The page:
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“Bite-Size Bits of Local, National, and Global History”
“Bite-Size Bits of Local, National, and Global History”
Albuquerque in Bernalillo County, New Mexico — The American Mountains (Southwest)
 

San Felipe de Alburquerque

 
 
San Felipe de Alburquerque Marker image. Click for full size.
By Bill Kirchner, July 22, 2011
1. San Felipe de Alburquerque Marker
First marker on the left - presented by the Woodman of the World.
Inscription.
First marker on left:
San Felipe de Alburquerque, named for King Phillip V of Spain and the Duke of Alburquerque was, founded in 1706 by Gov. Francisco Cuervo Valdez with 30 families from Bernalillo accompanied by soldiers to protect them from nomadic Indians. Spanish custom required the church to be ready when a town was established so it is assumed that the church was also built in 1706. The original church faced east toward the old plaza which extended north and south. After floods and disasters it was remodeled in 1795 much as we see it today. The present plaza dates from American times. In Spanish days the town was often raided by hostile Indians. With the opening of overland trade Albuquerque became an important stop on the Santa Fe –Chihuahua trail.
Presented by
Woodmen of the World
April 1969

Second marker from the left:
In 1821 Mexico became independent from Spain and the flag of the Mexican Republic flew over the plaza. Trade began with the U.S. and soon wagons rolled over the Santa Fe Trail from Missouri. They came through Alburquerque on their way to Chihuahua. The wagons brought new products, customs and people. Traders, mountain men and trappers passed through the plaza. In 1846 the Stars and Stripes were raised over the plaza by U.S. troops under Gen. Stephen W. Kearny followed by Col. Doniphan of the Missouri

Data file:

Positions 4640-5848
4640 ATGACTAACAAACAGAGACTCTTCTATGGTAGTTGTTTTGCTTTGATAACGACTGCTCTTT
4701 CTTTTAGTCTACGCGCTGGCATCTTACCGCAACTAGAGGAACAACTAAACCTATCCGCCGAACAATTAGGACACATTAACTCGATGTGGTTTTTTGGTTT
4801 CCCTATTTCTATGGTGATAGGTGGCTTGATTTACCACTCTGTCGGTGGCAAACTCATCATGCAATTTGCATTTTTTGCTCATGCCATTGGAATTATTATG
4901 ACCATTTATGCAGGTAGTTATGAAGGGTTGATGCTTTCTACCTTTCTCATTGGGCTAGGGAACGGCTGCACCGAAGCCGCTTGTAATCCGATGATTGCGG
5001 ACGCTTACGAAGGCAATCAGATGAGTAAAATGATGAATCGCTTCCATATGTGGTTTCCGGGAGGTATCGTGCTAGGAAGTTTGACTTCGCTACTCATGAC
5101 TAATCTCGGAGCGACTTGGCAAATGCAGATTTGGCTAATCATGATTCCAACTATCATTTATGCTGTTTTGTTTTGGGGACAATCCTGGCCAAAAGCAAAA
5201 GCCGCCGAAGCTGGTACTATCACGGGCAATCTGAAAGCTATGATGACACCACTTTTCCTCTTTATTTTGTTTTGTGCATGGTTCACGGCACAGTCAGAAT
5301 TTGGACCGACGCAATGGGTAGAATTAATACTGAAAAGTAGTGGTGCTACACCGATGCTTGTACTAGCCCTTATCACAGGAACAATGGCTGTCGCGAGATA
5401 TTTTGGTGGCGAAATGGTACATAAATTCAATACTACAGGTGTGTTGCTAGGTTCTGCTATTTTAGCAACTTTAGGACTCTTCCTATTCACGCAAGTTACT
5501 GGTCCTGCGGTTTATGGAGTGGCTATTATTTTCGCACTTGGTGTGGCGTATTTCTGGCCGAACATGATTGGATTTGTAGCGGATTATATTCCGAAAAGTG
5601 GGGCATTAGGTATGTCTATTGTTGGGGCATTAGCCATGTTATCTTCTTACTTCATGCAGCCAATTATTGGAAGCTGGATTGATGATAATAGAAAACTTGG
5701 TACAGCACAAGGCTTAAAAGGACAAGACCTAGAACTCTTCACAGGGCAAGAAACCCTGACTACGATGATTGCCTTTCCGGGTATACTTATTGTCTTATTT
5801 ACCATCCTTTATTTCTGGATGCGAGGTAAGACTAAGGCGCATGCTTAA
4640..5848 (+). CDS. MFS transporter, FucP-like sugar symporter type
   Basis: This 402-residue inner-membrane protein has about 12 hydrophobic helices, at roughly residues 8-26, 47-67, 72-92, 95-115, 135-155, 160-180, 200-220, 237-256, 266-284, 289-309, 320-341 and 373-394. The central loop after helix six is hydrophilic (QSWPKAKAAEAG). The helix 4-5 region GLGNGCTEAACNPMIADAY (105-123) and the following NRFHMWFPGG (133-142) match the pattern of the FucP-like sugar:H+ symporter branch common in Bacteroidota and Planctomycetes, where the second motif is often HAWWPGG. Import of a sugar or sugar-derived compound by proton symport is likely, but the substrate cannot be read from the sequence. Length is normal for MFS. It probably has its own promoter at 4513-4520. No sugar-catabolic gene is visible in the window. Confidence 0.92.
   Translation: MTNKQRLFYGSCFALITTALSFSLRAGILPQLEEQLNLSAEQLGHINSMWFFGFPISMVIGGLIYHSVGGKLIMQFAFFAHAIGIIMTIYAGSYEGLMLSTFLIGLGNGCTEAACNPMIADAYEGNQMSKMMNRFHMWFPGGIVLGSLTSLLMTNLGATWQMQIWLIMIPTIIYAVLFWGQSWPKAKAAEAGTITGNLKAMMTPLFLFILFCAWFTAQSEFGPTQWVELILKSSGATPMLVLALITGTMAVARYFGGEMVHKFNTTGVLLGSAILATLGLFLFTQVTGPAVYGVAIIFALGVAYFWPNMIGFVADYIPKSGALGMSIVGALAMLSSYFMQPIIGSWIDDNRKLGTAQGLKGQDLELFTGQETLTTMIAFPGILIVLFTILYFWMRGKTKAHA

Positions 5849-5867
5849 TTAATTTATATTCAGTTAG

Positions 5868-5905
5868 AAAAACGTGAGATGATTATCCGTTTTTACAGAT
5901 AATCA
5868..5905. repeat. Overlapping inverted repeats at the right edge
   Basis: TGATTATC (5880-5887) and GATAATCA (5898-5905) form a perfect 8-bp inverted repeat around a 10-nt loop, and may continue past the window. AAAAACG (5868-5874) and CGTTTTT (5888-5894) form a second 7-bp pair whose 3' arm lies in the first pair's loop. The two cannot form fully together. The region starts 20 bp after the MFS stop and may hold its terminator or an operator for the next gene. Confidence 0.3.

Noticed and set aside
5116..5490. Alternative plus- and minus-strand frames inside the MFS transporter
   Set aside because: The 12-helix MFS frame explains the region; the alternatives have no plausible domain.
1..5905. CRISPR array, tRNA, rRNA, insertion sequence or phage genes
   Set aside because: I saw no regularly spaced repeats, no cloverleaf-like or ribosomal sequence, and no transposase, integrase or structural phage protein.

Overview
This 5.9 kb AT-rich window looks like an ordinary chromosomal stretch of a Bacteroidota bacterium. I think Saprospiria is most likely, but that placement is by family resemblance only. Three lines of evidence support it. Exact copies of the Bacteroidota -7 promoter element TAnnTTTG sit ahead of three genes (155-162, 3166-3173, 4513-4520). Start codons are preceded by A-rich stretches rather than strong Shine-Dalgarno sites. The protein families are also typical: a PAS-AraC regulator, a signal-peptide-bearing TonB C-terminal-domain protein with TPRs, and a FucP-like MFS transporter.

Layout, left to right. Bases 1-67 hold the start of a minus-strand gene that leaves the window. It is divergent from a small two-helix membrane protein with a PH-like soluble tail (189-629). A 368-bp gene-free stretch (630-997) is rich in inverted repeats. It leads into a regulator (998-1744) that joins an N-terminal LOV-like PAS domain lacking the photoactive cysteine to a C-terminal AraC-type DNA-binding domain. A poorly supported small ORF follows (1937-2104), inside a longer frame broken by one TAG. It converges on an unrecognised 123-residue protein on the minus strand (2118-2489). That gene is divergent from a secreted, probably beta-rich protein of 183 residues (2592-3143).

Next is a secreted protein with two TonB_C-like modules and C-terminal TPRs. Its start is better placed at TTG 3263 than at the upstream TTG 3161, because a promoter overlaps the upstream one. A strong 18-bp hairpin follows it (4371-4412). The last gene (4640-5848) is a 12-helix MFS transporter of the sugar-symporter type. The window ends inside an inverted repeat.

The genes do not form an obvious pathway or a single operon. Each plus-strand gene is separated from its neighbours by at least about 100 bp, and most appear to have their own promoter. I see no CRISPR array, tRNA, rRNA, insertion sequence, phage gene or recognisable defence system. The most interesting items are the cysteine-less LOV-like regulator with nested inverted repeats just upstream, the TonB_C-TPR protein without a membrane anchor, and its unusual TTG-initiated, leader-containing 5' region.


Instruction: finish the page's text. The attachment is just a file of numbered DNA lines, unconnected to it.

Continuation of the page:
San Felipe de Alburquerque Marker image. Click for full size.
By Bill Kirchner, July 22, 2011
2. San Felipe de Alburquerque Marker
Second marker from the left - Presented by the Plaza Business Association.
Volunteers and Col. Cooke with the Mormon Batallion. Susan Magoffin lent charm and the Camel Corps a bizarre note as they passed this plaza. Pioneers moved west and Albuquerque was a major town by the time of the Civil War.
Presented by Plaza Business Association
June 1969

Second marker from the right:
March 2, 1862, the Union Cavalry commanded by Capt. Herbert Enos abandoned the garrison at Alburquerque, burned buildings, food and materiel and retreated north to Ft. Union. Gen. Henry Sibly, Commander of the Southern Forces entered the city and raised the Confederate Flag over the plaza. Some citizens were pro-south but most were loyal to the U.S. After the defeat of the Confederate Army at Apache Canyon they retreated to Albuquerque. Union General E. R. S. Canby began the bombardment of Albuquerque on April 10, 1862. After several hours he ordered a cease-fire to protect citizens. The Confederates buried their cannons and under cover of darkness left Albuquerque, dispersed as an army and returned to Texas.
Presented by Albuquerque Historical Society
July 1969

Marker on the far right: